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Review into missing persons investigations will now include McArthur cases

Last Updated Mar 26, 2019 at 5:18 pm EDT

Bruce McArthur's victims. Top, from left to right: Selim Esen, Andrew Kinsman, Majeed Kayhan, and Dean Lisowick. Bottom, from left to right: Soroush Mahmudi, Skandaraj Navaratnam, Abdulbasir Faizi, Kirushnakumar Kanagaratnam.

The independent review into how Toronto police handled missing persons cases will now include the Bruce McArthur investigation.

The review, lead by retired Ontario justice Gloria Epstein, was restricted while McArthur was still under investigation for the murders of men from Toronto’s gay village. Those cases could not be fully examined for fear that such a review could compromise the police investigation or any legal case.

Now that McArthur is a convicted serial killer and behind bars, those restrictions are no longer needed and the Police Services Board voted unanimously in favour of expanding the independent review on Tuesday.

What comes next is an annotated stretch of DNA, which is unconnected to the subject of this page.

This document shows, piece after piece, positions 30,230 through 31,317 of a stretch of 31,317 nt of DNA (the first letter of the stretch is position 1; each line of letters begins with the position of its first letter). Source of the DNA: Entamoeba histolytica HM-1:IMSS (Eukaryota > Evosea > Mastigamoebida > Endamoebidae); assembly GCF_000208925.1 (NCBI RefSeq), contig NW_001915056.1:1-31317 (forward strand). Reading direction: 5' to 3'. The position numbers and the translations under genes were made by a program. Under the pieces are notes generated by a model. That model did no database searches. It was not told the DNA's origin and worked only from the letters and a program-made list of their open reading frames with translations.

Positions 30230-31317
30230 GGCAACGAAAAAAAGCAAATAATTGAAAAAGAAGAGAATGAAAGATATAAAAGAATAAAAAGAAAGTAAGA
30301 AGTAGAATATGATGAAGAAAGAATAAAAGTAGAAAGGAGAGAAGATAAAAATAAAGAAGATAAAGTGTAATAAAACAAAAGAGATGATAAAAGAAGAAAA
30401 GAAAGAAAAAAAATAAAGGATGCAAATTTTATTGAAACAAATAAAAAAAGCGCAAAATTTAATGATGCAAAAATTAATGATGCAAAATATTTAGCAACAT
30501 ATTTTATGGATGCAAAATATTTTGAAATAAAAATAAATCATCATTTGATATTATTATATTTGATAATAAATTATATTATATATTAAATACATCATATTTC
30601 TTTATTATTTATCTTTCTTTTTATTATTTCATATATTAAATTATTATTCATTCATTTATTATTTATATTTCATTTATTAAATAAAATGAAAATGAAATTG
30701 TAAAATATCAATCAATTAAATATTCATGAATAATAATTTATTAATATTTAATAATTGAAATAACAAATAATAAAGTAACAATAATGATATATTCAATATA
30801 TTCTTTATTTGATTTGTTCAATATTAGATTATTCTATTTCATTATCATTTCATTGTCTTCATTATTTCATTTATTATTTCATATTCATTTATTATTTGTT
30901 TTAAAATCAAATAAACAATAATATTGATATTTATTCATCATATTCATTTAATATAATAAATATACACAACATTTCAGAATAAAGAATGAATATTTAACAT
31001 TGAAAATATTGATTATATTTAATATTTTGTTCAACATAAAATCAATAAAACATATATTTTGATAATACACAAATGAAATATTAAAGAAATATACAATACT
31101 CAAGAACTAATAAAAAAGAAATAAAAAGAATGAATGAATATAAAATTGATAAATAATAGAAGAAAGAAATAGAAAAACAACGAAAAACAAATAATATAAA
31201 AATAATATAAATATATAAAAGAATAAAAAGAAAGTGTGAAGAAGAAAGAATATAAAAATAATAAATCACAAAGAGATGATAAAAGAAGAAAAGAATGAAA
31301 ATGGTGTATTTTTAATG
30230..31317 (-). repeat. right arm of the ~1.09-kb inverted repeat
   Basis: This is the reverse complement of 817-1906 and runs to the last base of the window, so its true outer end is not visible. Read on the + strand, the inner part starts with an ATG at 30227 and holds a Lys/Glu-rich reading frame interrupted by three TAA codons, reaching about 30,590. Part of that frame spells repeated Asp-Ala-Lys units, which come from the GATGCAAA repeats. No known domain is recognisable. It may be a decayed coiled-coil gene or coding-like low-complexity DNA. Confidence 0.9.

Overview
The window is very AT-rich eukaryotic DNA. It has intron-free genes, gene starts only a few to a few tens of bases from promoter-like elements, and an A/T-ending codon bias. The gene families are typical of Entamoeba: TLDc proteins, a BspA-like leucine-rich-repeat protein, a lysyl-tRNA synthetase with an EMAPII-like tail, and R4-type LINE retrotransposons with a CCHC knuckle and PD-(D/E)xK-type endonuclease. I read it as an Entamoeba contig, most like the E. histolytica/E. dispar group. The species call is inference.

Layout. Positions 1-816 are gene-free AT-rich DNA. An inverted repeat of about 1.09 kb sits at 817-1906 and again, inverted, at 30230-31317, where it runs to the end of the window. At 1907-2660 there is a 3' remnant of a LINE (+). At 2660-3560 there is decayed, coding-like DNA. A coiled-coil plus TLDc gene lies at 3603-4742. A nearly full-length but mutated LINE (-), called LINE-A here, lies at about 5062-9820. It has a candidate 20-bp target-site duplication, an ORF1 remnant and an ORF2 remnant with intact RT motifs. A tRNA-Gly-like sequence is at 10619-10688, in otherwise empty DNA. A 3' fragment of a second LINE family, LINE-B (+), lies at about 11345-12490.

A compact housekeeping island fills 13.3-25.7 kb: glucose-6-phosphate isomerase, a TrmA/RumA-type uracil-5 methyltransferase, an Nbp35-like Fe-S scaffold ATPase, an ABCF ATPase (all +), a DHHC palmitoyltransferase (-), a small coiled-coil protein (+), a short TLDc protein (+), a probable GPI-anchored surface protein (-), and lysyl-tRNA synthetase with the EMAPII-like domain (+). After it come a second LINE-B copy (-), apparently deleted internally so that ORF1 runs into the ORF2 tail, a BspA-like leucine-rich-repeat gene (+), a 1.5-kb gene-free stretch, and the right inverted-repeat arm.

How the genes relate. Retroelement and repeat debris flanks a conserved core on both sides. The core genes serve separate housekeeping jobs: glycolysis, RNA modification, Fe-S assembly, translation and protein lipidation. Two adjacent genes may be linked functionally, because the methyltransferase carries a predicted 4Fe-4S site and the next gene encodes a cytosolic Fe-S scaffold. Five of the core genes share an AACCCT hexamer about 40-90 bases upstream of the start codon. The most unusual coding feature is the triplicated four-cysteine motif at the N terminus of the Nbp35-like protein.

Police board chair Andy Pringle wrote in his presentation that “it is time to expand the review’s mandate so that it can independently assess and make recommendations about the very cases that motivated its launch in the first place.”

Lead council for the review Mark Sandler says with this new expansion of scope, the review can now freely examine the McArthur documents.

“We had some ability to look at the investigations, but now we can truly get to the bottom of those investigations because we are unrestricted in our review,” he told 680 NEWS.

Toronto police came under fire from the LGBTQ community last year for failing to take the disappearances of the men missing from Toronto’s gay village seriously for years — until January, when they arrested and charged McArthur.

Haran Vijayanathan from the Alliance for South Asian AIDS Prevention says the expansion is welcome news.

“Initially in 2018 when we called [police] out, we actually said racism, homophobia, classism was a part of why the first three men went missing,” he says.

Vijayanathan referenced the review’s Terms of Reference which state it was established to examine policies and procedures in relation to missing person investigations, “particularly those involving individuals from the LGBTQ2S+, immigrant, homeless and other marginalized communities,” adding that this was now possible.

The original budget for the review allocated by the City of Toronto was $3 million. Epsiein says she will have an estimate of how much more it will now cost in about six months.

The final report of the independent review was initially expected in April 2020, but will now take till the end of January 2021.


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